Jun 6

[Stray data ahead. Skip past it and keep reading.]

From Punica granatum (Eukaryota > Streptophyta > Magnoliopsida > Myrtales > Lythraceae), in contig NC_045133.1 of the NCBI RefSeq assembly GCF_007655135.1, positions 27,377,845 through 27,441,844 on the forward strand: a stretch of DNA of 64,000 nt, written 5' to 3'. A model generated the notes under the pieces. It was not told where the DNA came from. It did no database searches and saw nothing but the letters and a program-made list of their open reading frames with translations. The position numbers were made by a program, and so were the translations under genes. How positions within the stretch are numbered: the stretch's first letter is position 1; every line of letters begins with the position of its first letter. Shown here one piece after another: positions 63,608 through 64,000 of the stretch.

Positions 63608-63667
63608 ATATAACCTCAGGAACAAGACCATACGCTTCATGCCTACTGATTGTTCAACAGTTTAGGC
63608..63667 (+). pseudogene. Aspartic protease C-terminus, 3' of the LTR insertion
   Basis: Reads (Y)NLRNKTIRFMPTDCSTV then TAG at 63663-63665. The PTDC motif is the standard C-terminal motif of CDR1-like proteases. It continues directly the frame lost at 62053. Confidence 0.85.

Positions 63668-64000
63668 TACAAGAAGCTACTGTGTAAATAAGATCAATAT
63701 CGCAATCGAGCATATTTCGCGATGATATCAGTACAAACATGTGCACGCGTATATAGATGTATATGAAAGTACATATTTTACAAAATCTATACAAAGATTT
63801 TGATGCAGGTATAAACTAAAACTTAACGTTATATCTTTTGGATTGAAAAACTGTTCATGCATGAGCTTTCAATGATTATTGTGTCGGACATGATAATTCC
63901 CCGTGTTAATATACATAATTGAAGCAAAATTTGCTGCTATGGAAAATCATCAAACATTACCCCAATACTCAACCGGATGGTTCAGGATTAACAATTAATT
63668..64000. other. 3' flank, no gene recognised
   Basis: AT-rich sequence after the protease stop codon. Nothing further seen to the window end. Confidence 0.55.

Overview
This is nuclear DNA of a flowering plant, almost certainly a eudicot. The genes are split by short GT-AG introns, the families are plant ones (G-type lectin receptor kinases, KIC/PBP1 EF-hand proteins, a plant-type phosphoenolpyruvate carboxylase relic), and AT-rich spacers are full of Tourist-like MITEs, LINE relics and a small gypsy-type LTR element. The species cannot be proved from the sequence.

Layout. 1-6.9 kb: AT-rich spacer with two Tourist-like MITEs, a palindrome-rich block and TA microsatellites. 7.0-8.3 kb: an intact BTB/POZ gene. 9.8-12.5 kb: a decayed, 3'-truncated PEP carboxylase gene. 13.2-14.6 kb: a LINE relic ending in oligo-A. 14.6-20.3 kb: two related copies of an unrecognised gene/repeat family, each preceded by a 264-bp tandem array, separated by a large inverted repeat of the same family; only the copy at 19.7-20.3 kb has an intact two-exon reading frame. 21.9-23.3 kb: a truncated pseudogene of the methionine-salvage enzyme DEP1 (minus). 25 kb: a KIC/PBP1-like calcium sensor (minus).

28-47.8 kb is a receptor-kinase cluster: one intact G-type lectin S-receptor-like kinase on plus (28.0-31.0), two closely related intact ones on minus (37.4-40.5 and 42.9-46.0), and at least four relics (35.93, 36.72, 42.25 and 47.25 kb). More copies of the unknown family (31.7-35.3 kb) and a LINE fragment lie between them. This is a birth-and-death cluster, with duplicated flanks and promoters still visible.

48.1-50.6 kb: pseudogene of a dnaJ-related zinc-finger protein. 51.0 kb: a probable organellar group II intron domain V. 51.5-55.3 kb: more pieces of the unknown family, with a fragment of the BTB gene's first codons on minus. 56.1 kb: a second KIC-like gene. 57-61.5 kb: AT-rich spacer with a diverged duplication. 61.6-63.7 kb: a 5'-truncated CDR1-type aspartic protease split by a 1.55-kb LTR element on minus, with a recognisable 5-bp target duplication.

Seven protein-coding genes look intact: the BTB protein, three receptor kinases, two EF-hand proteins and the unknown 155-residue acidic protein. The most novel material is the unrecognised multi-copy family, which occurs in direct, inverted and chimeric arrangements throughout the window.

As the weather turns warmer and we break out our rompers and sundresses, many recent high-school grads are preparing for their first year away at college! Among exciting events such as exploring your new town or rushing a sorority, there are also many hidden dangers for women on a college campus. With these simple tips on personal safety, you can protect yourself, your belongings, and your loved ones. Through smart thinking and preparedness, you can live your life fearlessly! Staying Safe While Walking Alone Keep emergency numbers in your phone. Your university’s Campus Security number and the numbers of trusted friends are great options. Always keep your phone charged, and keep a charger in your purse. This will allow you to call your emergency contacts in case of any danger. Take a self-defense class or workshop. They are often offered for free through college campuses, and video tutorials are also available online. Carry personal safety tools such as pepper spray, emergency whistles, and personal alarms. Familiarize yourself with how to use them properly so that you’re always prepared. Pay attention to your surroundings. Don’t use earphones when walking alone at night, or let your phone distract you. Distracted targets are ideal for potential attackers. Carry emergency cash--you never know when you’ll need to call a cab or Uber to take you to a safe location. Walk in well-lit and populated areas whenever possible. This deters potential predators from targeting you, since their goal is to attract the least attention possible. Don’t be afraid to reach out for help if you feel unsafe. You can always call 911, your Campus Security office or your emergency contacts to help you out of a dangerous situation. Staying Safe at a Party Always watch your drinks, and drink responsibly. Only drink beverages if you know exactly what’s in them--unopened cans and cocktails that you make yourself are the safest options for a night out. Even bartenders have been known to slip drugs in drinks, so be cautious in any situation. Bring a friend, or several, to the party with you. Predators often target lone women, and a group of friends deters them from choosing you as a target. Keep an eye out for your friends at parties. If someone is intoxicated, do your best to make sure they are safe. Calling a cab or Uber for them, driving them home, or calling a friend to pick them up are all great options for getting an intoxicated person home safely. If you see a heavily intoxicated or unconscious friends going home with a stranger, do your best to stop them. An impaired or unconscious person cannot consent to sexual activity. Don’t hesitate to ask people for help, or alert the authorities. Staying Safe While Driving Always keep your car locked and windows rolled all the way up. Keep your keys in your hand when walking to your car, and remain alert. Don’t keep valuable items or money in visible areas of your car. This encourages a break-in. Always check your car for intruders before getting in. Someone may be hiding in the passenger or back seat waiting for you to enter the vehicle. Be especially careful in parking garages. They are usually dim and deserted enclosed areas, making them ideal locations for criminal activity. Be careful during Craigslist or Facebook Marketplace transactions. Always try to arrange meetings in well-populated and well-lit areas, and during the daytime. Preventing Home Invasion Keep all doors and windows to your home, dorm, or apartment locked at all times. Consider investing in a security alarm to prevent home invasions. Never let strangers inside your home without you present. This gives them an opportunity to steal your belongings, or hide in your home and wait for you to return. Keep valuable items, such as important documents or large amounts of cash, inside a locked, fireproof safe. Keep shoes, car keys, and other important items in an easily accessible location in your home. This prevents you from searching for items you need to leave the house in case an intruder enters while you are at home. If you see any signs that your home has been invaded (broken window, unlocked or broken door, sounds coming from inside your house) do not go inside or make your presence known. Leave the area and contact the police immediately.